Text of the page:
Silverman similarly argues that our education system is based on a left brain, sequential approach: follow the steps, memorise the facts, show your working, keep organised and tidy. Whereas right brain activities such as seeing the whole, building relationship and dealing with complexity and uncertainty are sidelined.

There is a common, but misleading tendency to equate words with left brain rationality and pictures with right brain creativity and reflection. In many cases, words are indeed used in this way. As fixed symbols that denote a specific meaning. As 1:1 signifiers without ambiguity: the traffic light is red. However, words can also connote and emote: the metaphorical, playful, perhaps paradoxical associations of a red rose. Or a red nose. Of a Little Red Book. Or a seldom read book.

In our culture, these ways to engage with language are often confined to the ghetto of poetry; serious writers of prose are instructed to avoid ambiguity and wordplay. But, as Gilchrist says, while the left brain holds the paint box of syntax and vocabulary, it is the right brain that paints the word picture. It is the right brain that engages with nuance and tension, humour and irony, empathy and relationship.

Similarly, pictures and diagrams can be focused, analytical and reductive. The left brain attends to the surface meaning of the image, producing order and regularity from the confusion of our daily experience. But the right brain can look through that surface, fashioning it as a lens with which to explore the true complexity of the world we inhabit.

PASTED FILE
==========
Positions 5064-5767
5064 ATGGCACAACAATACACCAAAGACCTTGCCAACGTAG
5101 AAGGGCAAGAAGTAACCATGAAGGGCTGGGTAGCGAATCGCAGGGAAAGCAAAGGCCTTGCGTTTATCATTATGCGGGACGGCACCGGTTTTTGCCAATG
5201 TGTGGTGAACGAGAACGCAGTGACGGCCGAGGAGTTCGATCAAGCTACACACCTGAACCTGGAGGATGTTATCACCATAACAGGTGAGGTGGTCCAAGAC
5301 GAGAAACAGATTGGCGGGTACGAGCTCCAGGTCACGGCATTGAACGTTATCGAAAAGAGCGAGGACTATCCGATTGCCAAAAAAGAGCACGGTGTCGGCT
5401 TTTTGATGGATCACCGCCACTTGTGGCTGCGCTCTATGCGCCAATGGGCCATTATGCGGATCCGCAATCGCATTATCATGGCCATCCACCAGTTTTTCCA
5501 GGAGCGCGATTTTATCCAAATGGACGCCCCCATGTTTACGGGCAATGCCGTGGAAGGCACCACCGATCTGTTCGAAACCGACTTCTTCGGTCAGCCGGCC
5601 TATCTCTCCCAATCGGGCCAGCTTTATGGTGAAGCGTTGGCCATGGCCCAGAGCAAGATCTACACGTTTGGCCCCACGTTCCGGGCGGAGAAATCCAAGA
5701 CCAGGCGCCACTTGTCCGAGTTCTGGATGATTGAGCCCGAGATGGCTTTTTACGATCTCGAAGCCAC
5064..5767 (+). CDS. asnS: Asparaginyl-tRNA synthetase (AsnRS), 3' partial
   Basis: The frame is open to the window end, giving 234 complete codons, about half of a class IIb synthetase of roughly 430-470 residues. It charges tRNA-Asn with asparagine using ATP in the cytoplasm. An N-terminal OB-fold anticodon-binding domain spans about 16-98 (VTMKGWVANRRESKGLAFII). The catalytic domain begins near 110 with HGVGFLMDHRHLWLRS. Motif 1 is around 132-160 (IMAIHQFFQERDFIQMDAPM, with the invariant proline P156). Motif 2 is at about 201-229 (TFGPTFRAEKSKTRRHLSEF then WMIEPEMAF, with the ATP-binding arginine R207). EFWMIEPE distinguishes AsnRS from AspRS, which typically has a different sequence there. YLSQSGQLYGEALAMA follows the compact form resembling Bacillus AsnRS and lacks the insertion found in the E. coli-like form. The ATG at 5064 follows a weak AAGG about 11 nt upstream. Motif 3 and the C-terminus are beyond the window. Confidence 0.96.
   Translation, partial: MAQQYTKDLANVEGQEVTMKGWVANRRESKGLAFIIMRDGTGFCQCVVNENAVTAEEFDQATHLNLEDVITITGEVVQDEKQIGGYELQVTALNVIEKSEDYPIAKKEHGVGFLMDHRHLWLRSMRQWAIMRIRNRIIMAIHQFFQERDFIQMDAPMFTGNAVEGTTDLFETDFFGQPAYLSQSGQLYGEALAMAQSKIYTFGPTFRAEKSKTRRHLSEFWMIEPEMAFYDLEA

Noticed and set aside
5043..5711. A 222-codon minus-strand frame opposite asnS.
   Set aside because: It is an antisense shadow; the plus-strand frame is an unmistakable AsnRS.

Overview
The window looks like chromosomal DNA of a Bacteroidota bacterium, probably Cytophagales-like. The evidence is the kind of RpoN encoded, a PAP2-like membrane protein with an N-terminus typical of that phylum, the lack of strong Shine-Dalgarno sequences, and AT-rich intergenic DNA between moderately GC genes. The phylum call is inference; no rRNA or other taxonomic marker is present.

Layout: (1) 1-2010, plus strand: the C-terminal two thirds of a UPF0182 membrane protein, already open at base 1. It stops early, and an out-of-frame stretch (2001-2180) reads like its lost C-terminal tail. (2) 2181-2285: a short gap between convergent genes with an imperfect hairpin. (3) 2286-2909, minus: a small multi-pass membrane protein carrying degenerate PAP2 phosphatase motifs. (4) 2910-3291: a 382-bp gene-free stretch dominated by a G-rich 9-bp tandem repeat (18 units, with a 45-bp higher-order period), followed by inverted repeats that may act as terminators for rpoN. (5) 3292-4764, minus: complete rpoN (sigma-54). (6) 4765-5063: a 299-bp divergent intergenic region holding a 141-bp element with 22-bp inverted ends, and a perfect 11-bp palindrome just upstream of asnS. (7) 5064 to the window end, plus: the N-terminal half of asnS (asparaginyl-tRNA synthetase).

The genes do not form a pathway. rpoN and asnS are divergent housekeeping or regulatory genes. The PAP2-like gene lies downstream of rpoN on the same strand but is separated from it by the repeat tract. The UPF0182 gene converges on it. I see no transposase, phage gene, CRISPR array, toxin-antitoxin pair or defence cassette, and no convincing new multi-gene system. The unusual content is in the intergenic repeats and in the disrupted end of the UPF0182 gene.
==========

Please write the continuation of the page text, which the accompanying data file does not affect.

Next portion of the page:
A man that looks on glass
On it may stay his eye
Or if he pleaseth through it pass
And then the heavens espy

From The Elixir by George Herbert

I remember a TV advert from the 1980s, which started with a shot of a stained glass window. We’re inside a church looking at a colourful but simplistic representation. Then the point of view changes. And now we see the light streaming through the windows, illuminating everything around, the colours of the glass mingling and mixing to reveal a world newly painted in vivid and vibrant ways.

In these posts I want to share some of the ways that I have tried to understand and make sense of the world around, blending images and text, encouraging you to use your left brain to look at the surface and structure of the stained glass, but also your right brains to look through to the world beyond.

The phrase: “a picture is worth a thousand words,” is often taken to mean that one picture is equivalent to a thousand words, just as one pound sterling might be worth one US dollar and 27 cents. That they are exchangeable. That an incisive picture is a way of cutting down, and cutting through to the heart of the matter. 

But worth can also mean deserving of. Looked at in this way, the phrase becomes a statement about value, rather than price or cost. This particular picture is good enough, or important enough, or interesting enough to warrant 1000 words. As in so much of life, with all its complexity, uncertainty and paradoxes, the best answer is not either-or but both-and. Words and pictures are complementary, synergistic and inter-dependent. A picture and a thousand words…